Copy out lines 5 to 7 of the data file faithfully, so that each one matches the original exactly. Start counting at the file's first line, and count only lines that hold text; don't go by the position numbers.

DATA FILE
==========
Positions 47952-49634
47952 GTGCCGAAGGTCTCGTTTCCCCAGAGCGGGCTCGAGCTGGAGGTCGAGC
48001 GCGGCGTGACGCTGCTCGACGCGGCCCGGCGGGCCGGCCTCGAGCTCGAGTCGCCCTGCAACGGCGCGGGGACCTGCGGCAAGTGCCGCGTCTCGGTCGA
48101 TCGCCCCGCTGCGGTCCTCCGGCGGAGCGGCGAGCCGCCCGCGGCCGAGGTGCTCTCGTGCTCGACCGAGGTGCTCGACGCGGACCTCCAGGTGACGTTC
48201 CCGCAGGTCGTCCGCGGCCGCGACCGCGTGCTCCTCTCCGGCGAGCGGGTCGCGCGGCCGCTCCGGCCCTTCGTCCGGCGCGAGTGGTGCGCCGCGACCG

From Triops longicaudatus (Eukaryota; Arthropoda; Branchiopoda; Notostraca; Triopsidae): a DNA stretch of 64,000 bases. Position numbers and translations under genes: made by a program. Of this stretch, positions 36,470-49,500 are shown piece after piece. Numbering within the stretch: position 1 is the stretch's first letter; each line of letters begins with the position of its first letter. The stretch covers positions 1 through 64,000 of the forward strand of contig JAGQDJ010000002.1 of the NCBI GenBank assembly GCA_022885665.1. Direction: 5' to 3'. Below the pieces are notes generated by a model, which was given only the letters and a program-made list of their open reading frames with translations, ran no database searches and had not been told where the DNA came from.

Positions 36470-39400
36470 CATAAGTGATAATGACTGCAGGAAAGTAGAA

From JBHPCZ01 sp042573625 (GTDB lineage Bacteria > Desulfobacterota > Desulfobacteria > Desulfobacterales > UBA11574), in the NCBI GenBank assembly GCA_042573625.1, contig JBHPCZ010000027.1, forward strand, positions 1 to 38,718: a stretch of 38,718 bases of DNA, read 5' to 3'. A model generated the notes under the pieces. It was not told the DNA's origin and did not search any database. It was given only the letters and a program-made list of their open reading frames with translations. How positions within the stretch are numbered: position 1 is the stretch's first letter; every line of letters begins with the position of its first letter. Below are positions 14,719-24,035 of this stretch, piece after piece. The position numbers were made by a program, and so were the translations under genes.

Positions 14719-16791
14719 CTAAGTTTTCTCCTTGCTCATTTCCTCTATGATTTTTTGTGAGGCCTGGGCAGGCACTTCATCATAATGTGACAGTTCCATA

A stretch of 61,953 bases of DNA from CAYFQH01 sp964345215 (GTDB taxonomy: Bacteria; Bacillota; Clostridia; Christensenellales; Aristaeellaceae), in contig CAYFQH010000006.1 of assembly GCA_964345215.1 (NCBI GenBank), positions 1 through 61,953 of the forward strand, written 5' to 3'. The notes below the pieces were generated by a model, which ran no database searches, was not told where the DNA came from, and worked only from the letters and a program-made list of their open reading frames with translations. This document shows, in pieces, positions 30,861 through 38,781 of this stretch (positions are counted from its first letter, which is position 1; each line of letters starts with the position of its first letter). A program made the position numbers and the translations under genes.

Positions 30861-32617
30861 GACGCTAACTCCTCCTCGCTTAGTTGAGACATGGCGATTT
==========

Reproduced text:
48201 CCGCAGGTCGTCCGCGGCCGCGACCGCGTGCTCCTCTCCGGCGAGCGGGTCGCGCGGCCGCTCCGGCCCTTCGTCCGGCGCGAGTGGTGCGCCGCGACCG

From Triops longicaudatus (Eukaryota; Arthropoda; Branchiopoda; Notostraca; Triopsidae): a DNA stretch of 64,000 bases. Position numbers and translations under genes: made by a program. Of this stretch, positions 36,470-49,500 are shown piece after piece. Numbering within the stretch: position 1 is the stretch's first letter; each line of letters begins with the position of its first letter. The stretch covers positions 1 through 64,000 of the forward strand of contig JAGQDJ010000002.1 of the NCBI GenBank assembly GCA_022885665.1. Direction: 5' to 3'. Below the pieces are notes generated by a model, which was given only the letters and a program-made list of their open reading frames with translations, ran no database searches and had not been told where the DNA came from.

Positions 36470-39400